The relationship between young people and the police in London has once again been in the spotlight this weekend. It has been reported that a policeman was captured on tape allegedly assaulting a young black teenager just hours after a colleague of his was recorded abusing another man with a serious racial slur.
This comes on the back of the release of the final report of the Riots Communities and Victims Panel last week, which concluded that stop and search and perceived heavy-handed policing was identified as a major source of discontent with the police and cited as a motivating factor in the riots and a reason for some of the attacks on the police.
Take for instance the ruling last November that found 19-year-old Denzel Harvey had been wrongly convicted of a public order offence for swearing at a police officer during a stop and search. Currently under Section 5 of the Public Order Act 1986, it is possible to be arrested for “conduct likely to cause harassment, alarm or distress” to those present, even if no one present claims to have actually suffered any distress.
The police have argued in the past that those who swear at them during street encounters are likely to cause them alarm and distress, thereby allowing them to use their powers of arrest in situations where stop and searches like Harvey’s lead to verbal abuse. While this practice may please some who would like to see the police forcibly “respected,” the above ruling by Mr. Justice Bean is a step away from the unnecessary criminalization of many young people who have committed no crime until they are stopped, questioned or searched by police. In Harvey’s case, the police were searching him for drugs in “a public area while a group of teenage bystanders had gathered”—Harvey was annoyed and embarrassed about being targeted and was vocal about his innocence throughout the search, until police concluded that he was right—he wasn’t found to be carrying any drugs. Despite this, Harvey’s language earned him a conviction and a fine which were only overturned on appeal; the judge finding that police officers could not claim to be offended by ‘rather commonplace’ words like “f***” and “s***,” encountering them on a daily basis.
Low arrest rates from stop and search have been well documented—the percentage of stops that lead to arrests currently stands at around 9 percent nationally, however this ruling raises fresh concerns about what crimes these arrests are for, information which is not currently available.
Academics carrying out research into the effectiveness of stop and search fear the real hit rate for crimes committed is being hidden by arrests for public order offences where the suspect was actually innocent of any crime the officer could have suspected when carrying out the stop. The London School of Economics’s Mike Shiner, who is part of the coalition group StopWatch says: “The police have long used the Public Order Act as a way of punishing members of the public who do not immediately co-operate with them in stressful and difficult interactions like stop searches. This ruling may go some way to changing the police’s use of Section 5 as a catch all for those they deem ‘in contempt of cop.’”
The lingering question in all this remains—“surely we shouldn’t be making it easier for people to swear at the police?” The simple answer to this is no, none of us should have to endure swearing, including the police. But what if you got stopped and searched three times in a week and every time the police came up empty handed? Wouldn’t that start to get you a little irritated? Do you deserve a conviction and a fine for having had your time wasted and your respectability repeatedly questioned?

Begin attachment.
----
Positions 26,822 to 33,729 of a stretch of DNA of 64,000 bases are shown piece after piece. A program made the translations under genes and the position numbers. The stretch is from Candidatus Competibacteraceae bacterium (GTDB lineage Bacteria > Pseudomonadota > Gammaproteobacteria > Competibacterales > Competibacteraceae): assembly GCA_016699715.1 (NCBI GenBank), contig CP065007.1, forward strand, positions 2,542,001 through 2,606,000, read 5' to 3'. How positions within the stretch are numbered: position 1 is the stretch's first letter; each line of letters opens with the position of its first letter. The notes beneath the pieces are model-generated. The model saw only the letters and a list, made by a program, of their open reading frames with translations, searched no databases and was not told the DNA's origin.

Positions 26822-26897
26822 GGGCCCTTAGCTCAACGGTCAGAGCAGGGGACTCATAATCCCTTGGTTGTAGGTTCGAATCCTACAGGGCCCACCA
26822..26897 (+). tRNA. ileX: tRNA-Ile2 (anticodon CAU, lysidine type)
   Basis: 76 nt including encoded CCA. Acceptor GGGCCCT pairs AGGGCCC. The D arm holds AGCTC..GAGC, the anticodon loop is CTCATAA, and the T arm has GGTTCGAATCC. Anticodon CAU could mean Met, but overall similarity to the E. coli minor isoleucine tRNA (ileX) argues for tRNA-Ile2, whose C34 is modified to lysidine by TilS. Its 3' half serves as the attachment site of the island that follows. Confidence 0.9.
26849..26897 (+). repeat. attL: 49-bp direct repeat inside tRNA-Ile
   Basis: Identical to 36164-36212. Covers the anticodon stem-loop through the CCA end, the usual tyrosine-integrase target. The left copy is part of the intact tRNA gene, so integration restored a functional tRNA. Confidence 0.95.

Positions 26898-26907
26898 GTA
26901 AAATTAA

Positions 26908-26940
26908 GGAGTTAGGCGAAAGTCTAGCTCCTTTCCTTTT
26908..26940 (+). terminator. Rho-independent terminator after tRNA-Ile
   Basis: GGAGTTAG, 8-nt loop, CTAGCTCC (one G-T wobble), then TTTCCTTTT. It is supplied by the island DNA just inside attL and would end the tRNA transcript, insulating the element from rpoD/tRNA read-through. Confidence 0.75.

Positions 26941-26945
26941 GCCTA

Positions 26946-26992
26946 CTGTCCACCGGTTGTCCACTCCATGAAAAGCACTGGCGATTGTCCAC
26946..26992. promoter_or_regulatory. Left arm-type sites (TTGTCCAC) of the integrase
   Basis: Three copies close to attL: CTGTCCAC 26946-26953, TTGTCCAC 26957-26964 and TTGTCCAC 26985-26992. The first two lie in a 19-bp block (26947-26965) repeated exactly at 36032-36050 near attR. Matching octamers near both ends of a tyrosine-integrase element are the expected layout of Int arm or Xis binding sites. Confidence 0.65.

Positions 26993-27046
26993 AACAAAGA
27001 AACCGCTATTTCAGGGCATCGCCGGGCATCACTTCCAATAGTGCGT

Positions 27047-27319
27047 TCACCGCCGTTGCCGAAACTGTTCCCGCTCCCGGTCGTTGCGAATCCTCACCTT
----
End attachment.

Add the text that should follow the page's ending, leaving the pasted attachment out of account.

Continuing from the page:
Unfortunately for many young people, these theoretical questions are a day-to-day reality. Without doubt, young people who express themselves with expletives need to learn to control their frustration for their own sake. But, while it’s unlikely that police officers feel genuinely alarmed or harassed when they hear the F-word, the experiences I’ve had speaking to police officers reveal a deep misunderstanding about young people’s motivations for being verbally abusive towards the police. While testing boundaries with authority figures is a normal feature of adolescence, shouting and swearing at police officers when you find yourself face to face with them in the street, outnumbered, detained and searched is not down to the usual adolescent churlishness. To police officers who lament the anger directed at them by young people, who are innocent 90 percent of the time they’re stopped, I’d say this—you have at least one colleague on hand, handcuffs, a baton, pepper spray and legal powers to take away that person’s liberty. All they have are words. For a young person who feels humiliated and powerless faced with the full force of the law, the bravado and the abuse are a poor attempt to cover their shame and sense of vulnerability.
Fines and convictions only emphasize the uneven power dynamics between police and young people; while we’d all love to think the police are always professional, I know I haven’t been able to slap a fine on an officer when he’s sworn at me or my friends having decided we’re worth being pulled aside for some questioning and a friendly pat down. This ruling helps us move away from attempts to coerce young people into a respectful relationship with the police. What we need is to look further at the issues which underlie this hostility and work to solve them—the ineffective use and abuse of stop and search powers is one such area.